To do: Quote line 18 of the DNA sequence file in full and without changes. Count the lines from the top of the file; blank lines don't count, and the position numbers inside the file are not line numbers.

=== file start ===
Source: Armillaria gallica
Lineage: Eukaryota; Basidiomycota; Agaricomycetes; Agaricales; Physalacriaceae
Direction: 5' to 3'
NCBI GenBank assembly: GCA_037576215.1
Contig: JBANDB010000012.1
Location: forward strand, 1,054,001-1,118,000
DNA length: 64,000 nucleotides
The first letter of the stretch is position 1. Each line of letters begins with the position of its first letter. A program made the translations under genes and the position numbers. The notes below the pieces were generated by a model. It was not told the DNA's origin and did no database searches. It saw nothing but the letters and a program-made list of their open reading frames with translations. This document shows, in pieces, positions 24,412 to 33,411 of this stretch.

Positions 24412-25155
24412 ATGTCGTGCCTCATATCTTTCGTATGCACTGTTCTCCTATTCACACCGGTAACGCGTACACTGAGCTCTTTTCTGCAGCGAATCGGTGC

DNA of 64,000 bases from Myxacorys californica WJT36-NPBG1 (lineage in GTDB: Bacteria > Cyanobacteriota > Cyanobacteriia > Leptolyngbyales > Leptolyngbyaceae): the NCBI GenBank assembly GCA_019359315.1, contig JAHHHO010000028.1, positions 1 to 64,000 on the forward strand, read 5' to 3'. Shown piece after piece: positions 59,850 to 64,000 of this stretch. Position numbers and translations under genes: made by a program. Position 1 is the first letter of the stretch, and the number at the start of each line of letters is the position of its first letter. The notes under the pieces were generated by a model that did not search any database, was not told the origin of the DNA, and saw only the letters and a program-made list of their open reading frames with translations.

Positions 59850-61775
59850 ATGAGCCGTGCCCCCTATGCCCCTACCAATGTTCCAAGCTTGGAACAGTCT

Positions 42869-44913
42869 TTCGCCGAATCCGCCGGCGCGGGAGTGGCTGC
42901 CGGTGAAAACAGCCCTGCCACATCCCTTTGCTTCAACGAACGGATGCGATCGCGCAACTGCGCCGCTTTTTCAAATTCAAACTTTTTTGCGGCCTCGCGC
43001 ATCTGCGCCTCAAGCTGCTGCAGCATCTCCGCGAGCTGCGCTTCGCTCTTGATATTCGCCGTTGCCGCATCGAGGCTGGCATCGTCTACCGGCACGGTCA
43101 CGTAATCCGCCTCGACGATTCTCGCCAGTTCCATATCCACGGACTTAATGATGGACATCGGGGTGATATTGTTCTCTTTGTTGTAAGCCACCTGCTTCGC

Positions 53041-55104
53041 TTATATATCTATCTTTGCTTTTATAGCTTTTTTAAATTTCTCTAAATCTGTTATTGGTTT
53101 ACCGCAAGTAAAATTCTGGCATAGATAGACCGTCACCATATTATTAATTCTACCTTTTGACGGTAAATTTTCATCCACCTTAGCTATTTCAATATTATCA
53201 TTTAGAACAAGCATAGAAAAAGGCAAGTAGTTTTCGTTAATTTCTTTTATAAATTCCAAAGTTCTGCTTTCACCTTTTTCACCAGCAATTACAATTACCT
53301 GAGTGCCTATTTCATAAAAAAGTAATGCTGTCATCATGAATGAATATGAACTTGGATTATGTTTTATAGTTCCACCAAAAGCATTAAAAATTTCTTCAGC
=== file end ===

43101 CGTAATCCGCCTCGACGATTCTCGCCAGTTCCATATCCACGGACTTAATGATGGACATCGGGGTGATATTGTTCTCTTTGTTGTAAGCCACCTGCTTCGC